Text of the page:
The Clinician's Guide to Anxiety Sensitivity Treatment and Assessment provides evidence-based strategies for clinicians looking to treat, assess and better understand anxiety sensitivity in their patients. The book delivers detailed guidance on the theoretical background and empirical support for anxiety sensitivity treatment methods, assessment strategies, and how clinicians can best prepare for sessions with their clients. Bolstered by case studies throughout, it highlights anxiety sensitivity as a transdiagnostic risk factor while also looking at the importance of lower-order sensitivity factors (physical, social, cognitive) in treatment planning, implementation and evaluation.
- Examines anxiety sensitivity as a transdiagnostic risk factor
- Provides an overview of clinical assessment strategies, such as self-report and behavioral
- Highlights the importance of lower-order anxiety sensitivity factors for treatment
- Outlines strategies for effective implementation of exposure therapy
- Looks at computerized treatment methods
- Includes a companion website that features scripts and worksheets for clinical use
2. Assessing Anxiety Sensitivity
3. Integrating Anxiety Sensitivity in the Case Conceptualization
4. Targeting Anxiety Sensitivity as a Prevention Strategy
5. Treating Anxiety Sensitivity in Individuals with Anxiety Disorders
6. Optimizing Outcome for Pain Disorders by Treating Anxiety Sensitivity
7. Anxiety Sensitivity Treatment as an Aid to Smoking Cessation
8. Facilitating Substance Use Disorders by Treating Anxiety Sensitivity
9. Anxiety Sensitivity Treatment for Children and Adolescents
10. Summary and Future Directions
Professor of Psychology at University of Texas Austin. Federally funded investigator of studies testing the efficacy of behavioral and integrative interventions for anxiety and related disorders, and has published over 150 works, 30 of which have focused on anxiety sensitivity. Dr. Smits is a member of the scientific council of the Anxiety and Depression Association of America and serves as associate editor for Journal of Consulting and Clinical Psychology, Cognitive Therapy and Research, and Journal of Anxiety Disorders. He has edited a number of books, including Anxiety in Health Behaviors and Physical Illness; Handbook of Physical Activity and Mental Health, and the Wiley Handbook of Cognitive Behavioral Therapy.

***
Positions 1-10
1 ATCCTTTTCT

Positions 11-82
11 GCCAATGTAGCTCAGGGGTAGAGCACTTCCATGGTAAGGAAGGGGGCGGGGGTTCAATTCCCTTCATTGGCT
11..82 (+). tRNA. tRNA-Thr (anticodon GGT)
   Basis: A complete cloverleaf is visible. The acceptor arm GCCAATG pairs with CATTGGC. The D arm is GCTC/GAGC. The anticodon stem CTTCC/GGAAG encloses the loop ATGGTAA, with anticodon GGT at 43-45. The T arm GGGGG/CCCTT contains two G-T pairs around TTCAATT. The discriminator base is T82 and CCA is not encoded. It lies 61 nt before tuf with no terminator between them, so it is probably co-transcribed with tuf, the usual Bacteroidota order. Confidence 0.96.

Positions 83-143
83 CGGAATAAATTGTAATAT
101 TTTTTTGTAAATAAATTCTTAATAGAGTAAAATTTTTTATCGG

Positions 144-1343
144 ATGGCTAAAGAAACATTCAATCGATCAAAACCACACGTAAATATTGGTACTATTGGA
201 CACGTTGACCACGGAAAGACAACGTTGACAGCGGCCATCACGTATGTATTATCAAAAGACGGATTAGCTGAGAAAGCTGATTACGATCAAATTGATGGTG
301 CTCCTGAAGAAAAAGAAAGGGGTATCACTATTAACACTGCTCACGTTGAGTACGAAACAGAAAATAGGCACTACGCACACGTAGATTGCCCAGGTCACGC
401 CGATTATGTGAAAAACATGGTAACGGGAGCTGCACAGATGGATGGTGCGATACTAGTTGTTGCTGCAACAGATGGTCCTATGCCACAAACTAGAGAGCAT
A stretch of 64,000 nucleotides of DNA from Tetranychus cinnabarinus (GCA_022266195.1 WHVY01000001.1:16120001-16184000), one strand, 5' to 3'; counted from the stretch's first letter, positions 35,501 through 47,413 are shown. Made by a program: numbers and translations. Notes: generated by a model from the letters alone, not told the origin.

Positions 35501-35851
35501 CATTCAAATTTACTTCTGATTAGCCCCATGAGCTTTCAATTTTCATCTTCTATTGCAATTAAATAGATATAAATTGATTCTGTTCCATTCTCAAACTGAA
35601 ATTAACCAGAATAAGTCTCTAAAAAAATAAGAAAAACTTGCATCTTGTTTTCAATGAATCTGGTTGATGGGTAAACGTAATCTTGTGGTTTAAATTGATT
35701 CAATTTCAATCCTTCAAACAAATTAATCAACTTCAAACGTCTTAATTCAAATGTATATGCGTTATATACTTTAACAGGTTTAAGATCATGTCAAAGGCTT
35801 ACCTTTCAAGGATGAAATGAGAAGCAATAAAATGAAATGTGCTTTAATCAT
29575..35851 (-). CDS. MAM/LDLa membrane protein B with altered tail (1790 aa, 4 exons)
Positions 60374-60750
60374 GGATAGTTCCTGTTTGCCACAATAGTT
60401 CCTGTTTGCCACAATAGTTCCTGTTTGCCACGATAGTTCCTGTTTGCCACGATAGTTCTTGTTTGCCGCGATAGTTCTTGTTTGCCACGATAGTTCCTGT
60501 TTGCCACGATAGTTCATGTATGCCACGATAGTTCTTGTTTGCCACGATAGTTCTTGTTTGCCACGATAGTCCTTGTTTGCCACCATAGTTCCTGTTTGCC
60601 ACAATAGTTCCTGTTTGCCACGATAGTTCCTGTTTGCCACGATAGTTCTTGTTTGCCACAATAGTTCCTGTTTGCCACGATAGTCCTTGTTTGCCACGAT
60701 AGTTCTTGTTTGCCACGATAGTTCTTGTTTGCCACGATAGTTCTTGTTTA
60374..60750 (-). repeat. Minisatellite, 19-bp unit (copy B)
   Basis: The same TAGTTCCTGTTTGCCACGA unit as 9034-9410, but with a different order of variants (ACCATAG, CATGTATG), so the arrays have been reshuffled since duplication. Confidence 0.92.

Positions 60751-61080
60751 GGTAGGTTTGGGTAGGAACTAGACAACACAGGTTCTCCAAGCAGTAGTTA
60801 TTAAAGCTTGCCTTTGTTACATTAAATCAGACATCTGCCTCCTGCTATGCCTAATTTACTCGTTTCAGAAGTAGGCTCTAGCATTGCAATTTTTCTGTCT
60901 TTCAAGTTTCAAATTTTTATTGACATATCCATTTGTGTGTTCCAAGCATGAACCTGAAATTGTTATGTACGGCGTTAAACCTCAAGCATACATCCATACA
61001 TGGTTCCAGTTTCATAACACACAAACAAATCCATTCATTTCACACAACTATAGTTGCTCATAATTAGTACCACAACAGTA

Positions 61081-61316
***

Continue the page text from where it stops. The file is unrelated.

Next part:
Professor of Psychology, Director of the Translational Research Program at the Center for Anxiety and Related Disorders, Boston University. Dr. Otto specializes in the cognitive-behavioral treatment of anxiety, mood, and substance use disorders. He has current and past federal funding from NIMH and NIDA, and his research focuses on difficult-to-treat populations, including the application of cognitive-behavioral strategies to patients who have failed to respond to previous interventions, as well as developing novel strategies for bipolar disorder and substance use disorders. Current research includes investigations of potential moderators of CBT efficacy, as well as health behaviors ranging from medication adherence to engagement in exercise. Dr. Otto has published over 400 articles, chapters, and books, and is past President of the Association for Behavioral and Cognitive Therapies, a fellow of the American Psychological Association, and member of the Scientific Advisory Board for the Anxiety Disorders Association of America.
Professor of Psychology, University of Texas Austin. Director of Trauma Research at Baylor University Medical Center. He is a federally funded investigator of studies of exposure therapy, a published author with more than 100 chapters and papers, a member of the scientific council of the Anxiety and Depression Association of America, a Beck Scholar, and Editor-in-Chief of Cognitive Behavioral Therapy.
Doctoral Candidate, University of Texas Austin. Her research and clinical work focus on the implementation and dissemination of CBT techniques. She is particularly interested in facilitating the accessibility and efficiency of these interventions with the aim that treatment may be administered in diverse settings to reach a broader scope of the patient population. She is also interested in identifying determinants of treatment engagements to that clinicians are better able to gauge patient progress and anticipate and address potential barriers to treatment.